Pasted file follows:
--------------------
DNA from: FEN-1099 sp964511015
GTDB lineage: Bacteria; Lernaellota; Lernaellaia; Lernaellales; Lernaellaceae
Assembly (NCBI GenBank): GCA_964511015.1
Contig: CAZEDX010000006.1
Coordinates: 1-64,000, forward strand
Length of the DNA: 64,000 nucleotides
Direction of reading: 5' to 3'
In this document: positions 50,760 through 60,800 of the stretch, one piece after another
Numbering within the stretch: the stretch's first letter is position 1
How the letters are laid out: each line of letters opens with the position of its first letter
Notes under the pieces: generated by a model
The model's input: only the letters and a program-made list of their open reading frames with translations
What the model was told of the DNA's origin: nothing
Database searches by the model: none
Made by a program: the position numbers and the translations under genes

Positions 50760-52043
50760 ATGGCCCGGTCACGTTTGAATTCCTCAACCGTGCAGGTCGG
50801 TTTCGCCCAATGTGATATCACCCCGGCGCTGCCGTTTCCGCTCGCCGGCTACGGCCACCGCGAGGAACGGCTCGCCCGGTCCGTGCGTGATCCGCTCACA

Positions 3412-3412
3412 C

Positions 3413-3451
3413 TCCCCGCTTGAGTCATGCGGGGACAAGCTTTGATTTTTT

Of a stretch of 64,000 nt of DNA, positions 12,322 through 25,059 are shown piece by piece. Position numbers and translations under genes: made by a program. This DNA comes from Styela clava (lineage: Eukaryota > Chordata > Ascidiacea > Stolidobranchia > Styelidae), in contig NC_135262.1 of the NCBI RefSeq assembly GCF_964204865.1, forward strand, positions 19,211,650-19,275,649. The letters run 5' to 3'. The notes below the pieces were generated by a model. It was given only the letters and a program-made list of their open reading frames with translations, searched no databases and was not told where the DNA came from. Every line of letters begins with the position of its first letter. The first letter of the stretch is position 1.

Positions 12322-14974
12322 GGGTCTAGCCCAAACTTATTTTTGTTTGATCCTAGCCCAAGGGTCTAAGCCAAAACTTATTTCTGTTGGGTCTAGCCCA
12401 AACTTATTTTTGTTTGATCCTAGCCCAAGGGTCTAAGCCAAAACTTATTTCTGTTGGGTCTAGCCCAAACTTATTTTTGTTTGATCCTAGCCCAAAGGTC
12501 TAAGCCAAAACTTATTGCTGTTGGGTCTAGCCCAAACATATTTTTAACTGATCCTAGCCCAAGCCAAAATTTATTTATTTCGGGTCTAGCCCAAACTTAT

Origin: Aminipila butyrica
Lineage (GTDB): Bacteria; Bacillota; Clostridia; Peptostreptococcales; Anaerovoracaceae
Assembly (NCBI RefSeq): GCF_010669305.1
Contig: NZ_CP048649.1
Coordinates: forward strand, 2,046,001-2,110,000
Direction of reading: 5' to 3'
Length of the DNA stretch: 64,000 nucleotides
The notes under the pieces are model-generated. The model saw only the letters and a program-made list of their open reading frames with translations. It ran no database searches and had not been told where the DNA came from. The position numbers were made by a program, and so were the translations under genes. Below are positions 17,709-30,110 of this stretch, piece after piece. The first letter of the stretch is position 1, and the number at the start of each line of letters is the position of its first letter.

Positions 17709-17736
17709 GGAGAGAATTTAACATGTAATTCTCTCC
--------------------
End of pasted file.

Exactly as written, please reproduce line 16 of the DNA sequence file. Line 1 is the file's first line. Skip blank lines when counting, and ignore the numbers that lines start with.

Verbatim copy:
Positions 50760-52043